What we’re reading, Dec. 6, 2021

Disappearing snowpack in the West. Is the end of western mountain snowpacks in sight? San Francisco Chronicle Washington Post

Disappearing water in the West. Does groundwater have a future in California, or is its depletion inevitable? Stanford Earth Matters

Disappearing water, Part II. Water agencies serving 27 million Californians are on their own next year, getting nothing from state water projects. Los Angeles Times

Disappearing water, Part III. Small farmers in the Central Valley wonder: where is Kings County water going? SJV Water

Oregon’s proposed Jordan Cove liquified natural gas project abandoned. It was designed to include a liquified natural gas terminal and a 229-mile natural gas pipeline and send liquified natural gas to Asian markets. Oregon Public Broadcasting

Interior Secretary Haaland works to eliminate racist place names, like those using the word “squaw.” How names like “Chinaman Gulch” affected one Asian American. Grist KSUT

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Staff and Contributors

Felicity Barringer

Lead writer

A national environmental correspondent during the last decade of her 28 years at The New York Times, Felicity provided an in-depth look at the adoption of AB 32, California’s landmark climate-change bill after covering state’s carbon reduction policies. MORE »

Geoff McGhee

Associate editor

Geoff McGhee specializes in interactive data visualization and multimedia storytelling. He is a veteran of the multimedia and infographics staffs at The New York Times, Le Monde and MORE »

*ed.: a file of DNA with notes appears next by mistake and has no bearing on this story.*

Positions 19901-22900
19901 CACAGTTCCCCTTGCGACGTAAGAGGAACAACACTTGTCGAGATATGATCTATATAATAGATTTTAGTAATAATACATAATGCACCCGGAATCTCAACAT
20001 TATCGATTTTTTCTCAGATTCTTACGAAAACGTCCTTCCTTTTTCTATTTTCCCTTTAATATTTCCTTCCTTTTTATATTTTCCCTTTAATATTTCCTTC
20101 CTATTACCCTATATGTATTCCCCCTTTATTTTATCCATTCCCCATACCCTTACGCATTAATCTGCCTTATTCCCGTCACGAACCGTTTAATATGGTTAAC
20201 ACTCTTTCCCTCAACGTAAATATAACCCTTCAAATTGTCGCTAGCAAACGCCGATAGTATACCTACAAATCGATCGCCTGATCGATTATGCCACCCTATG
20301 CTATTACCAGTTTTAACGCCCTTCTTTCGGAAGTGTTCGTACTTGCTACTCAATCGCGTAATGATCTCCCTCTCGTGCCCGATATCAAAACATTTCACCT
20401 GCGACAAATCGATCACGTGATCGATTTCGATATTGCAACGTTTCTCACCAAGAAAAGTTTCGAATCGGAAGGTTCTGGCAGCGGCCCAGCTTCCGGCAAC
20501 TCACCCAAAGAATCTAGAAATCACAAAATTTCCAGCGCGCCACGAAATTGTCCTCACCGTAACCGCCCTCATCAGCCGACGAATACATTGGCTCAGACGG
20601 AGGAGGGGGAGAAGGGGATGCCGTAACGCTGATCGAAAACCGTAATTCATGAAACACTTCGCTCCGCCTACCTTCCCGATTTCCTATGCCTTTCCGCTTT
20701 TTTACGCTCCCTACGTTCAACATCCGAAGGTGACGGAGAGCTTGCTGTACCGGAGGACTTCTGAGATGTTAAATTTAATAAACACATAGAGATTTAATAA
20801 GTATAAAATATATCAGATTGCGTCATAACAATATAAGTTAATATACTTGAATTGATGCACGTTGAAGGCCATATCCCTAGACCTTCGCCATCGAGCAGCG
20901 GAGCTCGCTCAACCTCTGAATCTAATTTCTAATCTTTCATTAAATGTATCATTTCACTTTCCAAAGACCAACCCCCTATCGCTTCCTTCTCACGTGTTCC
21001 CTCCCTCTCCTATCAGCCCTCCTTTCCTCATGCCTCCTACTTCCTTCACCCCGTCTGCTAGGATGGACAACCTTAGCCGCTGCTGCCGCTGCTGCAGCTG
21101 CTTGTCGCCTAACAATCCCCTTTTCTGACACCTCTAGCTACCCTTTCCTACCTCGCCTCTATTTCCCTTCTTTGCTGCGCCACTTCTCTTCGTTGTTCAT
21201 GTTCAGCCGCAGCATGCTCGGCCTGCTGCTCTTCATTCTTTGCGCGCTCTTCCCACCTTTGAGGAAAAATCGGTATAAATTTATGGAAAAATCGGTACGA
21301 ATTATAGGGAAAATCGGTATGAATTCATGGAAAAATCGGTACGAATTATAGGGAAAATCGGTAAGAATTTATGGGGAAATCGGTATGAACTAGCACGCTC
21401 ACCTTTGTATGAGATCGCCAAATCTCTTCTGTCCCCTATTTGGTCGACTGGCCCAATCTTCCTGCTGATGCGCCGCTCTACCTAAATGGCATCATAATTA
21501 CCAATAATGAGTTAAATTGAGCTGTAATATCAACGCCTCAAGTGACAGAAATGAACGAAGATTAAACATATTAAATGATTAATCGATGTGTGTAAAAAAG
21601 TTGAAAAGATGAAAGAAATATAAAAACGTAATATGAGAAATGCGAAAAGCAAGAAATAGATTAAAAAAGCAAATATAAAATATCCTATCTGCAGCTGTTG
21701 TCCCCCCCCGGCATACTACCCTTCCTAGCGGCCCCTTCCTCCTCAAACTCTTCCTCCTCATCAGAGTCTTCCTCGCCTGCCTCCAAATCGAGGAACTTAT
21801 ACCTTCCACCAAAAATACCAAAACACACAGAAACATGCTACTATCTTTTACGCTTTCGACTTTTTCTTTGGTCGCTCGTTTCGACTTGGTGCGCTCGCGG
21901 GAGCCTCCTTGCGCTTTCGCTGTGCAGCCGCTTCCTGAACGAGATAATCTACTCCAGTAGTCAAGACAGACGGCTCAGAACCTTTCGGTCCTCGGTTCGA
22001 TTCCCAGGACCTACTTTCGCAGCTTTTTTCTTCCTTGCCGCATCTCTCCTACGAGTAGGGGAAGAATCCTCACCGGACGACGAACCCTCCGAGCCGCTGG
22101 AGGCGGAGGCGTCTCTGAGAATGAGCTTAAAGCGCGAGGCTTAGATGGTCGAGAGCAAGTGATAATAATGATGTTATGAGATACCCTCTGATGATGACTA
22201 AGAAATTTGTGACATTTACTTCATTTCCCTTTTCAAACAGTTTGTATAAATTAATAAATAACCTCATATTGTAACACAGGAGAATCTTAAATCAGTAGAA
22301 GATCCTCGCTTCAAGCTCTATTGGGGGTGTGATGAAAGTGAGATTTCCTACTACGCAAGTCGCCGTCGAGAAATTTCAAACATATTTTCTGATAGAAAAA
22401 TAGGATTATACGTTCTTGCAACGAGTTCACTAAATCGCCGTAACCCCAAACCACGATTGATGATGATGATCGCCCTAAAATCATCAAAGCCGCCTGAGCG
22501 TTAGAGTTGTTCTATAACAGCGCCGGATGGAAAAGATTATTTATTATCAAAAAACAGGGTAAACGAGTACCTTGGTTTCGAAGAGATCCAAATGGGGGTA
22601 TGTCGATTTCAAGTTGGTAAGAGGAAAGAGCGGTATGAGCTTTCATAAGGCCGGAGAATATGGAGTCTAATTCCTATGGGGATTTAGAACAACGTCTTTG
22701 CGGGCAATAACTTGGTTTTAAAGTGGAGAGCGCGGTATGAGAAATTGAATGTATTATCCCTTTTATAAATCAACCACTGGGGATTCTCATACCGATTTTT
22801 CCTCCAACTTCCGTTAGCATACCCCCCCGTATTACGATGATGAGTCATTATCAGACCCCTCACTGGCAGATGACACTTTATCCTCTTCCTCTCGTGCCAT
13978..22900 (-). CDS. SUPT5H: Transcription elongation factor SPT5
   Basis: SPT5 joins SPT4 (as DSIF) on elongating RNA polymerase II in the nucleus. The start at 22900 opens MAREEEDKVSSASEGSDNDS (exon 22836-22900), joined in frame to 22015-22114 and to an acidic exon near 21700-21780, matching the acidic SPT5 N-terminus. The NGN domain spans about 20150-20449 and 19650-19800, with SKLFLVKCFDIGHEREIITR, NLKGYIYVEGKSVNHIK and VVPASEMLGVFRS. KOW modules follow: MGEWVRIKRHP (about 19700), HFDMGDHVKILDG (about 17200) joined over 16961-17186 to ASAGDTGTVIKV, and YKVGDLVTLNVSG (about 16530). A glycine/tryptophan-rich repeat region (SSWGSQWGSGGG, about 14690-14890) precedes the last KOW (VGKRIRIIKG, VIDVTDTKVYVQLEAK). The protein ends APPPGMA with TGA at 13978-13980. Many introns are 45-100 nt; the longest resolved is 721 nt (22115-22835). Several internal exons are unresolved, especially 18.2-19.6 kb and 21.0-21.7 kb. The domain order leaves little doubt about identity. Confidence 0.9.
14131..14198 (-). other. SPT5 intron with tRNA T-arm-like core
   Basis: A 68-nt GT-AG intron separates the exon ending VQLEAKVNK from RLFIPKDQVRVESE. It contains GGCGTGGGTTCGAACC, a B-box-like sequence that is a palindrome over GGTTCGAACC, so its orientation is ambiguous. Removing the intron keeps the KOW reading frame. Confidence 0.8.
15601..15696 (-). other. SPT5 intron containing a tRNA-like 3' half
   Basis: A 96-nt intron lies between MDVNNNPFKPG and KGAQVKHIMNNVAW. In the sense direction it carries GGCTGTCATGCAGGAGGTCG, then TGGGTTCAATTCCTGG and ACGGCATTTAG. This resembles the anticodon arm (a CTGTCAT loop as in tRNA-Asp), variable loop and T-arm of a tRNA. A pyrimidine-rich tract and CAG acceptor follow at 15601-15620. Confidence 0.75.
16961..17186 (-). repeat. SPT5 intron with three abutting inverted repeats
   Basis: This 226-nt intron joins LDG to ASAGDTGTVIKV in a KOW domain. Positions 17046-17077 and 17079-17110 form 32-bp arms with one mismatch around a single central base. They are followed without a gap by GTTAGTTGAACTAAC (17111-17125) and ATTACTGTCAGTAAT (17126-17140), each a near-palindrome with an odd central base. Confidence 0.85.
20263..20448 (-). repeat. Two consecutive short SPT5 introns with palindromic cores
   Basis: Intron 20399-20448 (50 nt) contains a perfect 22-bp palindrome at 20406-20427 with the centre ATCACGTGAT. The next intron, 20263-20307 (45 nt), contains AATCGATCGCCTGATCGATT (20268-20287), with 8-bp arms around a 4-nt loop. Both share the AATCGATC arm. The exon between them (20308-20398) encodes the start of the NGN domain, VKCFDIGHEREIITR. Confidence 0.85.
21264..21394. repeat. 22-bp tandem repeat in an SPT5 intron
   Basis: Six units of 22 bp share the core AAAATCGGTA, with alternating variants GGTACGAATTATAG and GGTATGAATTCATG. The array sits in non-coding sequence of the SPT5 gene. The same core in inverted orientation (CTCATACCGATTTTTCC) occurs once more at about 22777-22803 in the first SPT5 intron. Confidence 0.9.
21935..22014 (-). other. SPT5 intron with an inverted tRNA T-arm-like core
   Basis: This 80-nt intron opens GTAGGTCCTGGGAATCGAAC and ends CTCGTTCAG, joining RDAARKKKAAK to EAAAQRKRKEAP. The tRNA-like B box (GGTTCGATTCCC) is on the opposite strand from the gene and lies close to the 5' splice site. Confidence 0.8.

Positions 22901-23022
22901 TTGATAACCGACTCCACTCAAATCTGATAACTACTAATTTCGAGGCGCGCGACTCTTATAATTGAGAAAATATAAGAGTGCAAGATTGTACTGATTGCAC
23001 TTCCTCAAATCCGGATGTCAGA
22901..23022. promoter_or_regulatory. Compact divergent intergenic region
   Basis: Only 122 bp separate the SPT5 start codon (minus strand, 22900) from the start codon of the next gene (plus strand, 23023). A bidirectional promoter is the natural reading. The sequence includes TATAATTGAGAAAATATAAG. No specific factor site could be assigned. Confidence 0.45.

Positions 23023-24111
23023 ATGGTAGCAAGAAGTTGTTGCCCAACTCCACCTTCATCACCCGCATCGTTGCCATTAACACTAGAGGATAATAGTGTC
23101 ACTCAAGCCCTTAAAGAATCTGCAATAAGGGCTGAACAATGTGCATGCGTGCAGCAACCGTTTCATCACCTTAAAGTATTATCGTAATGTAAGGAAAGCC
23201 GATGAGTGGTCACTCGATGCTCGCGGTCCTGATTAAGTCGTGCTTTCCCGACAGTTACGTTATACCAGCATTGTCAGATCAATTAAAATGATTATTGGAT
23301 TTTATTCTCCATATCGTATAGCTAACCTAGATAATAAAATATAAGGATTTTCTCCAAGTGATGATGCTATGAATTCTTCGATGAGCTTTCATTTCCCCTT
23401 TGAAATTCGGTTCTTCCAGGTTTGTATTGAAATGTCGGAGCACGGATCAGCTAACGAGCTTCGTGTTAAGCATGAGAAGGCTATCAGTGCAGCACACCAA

Syler Peralta-Ramos

Editorial Assistant

Syler Peralta-Ramos is a member of the Stanford class of 2020. He has lived in Wilson, Wyoming his whole life and developed a keen interest in nature photography and conservation from a young age, inspired by the multitude of photographers that congregate in the Teton region as well as his parents who also share a love for photography.

‘& the West’ is published by the Bill Lane Center for the American West at Stanford University, which is dedicated to research, teaching, and journalism about the past, present, and future of the North American West.

Bruce E. Cain

Faculty Director

Kate Gibson

Program Manager

Past Contributors

Anna McNulty
Editorial Assistant, Fall 2021
Melina Walling
Editorial Assistant, Spring 2021
Benek Robertson
Editorial Assistant, Winter 2021
Maya Burke
Editorial Assistant, Fall 2020
Kate Selig
Editorial Assistant, Fall 2020

Francisco L. Nodarse
Editorial Assistant, Summer 2020
Devon R. Burger
Editorial Assistant, Winter 2020
Madison Pobis
Editorial Assistant, Fall 2019
Sierra Garcia
Editorial Assistant, Summer 2019

Danielle Nguyen
Editorial Assistant, Spring 2019
Carolyn P. Rice
Editorial Assistant, Winter 2019
Rebecca Nelson
Editorial Assistant, Fall 2018
Emily Wilder
Editorial Assistant, Summer 2018
Alessandro Hall
Editorial Assistant, Winter 2018 
Josh Lappen
Editorial Assistant, Fall 2017
Natasha Mmonatau
Editorial Assistant, Spring 2017
Alan Propp
Editorial Assistant, Winter 2017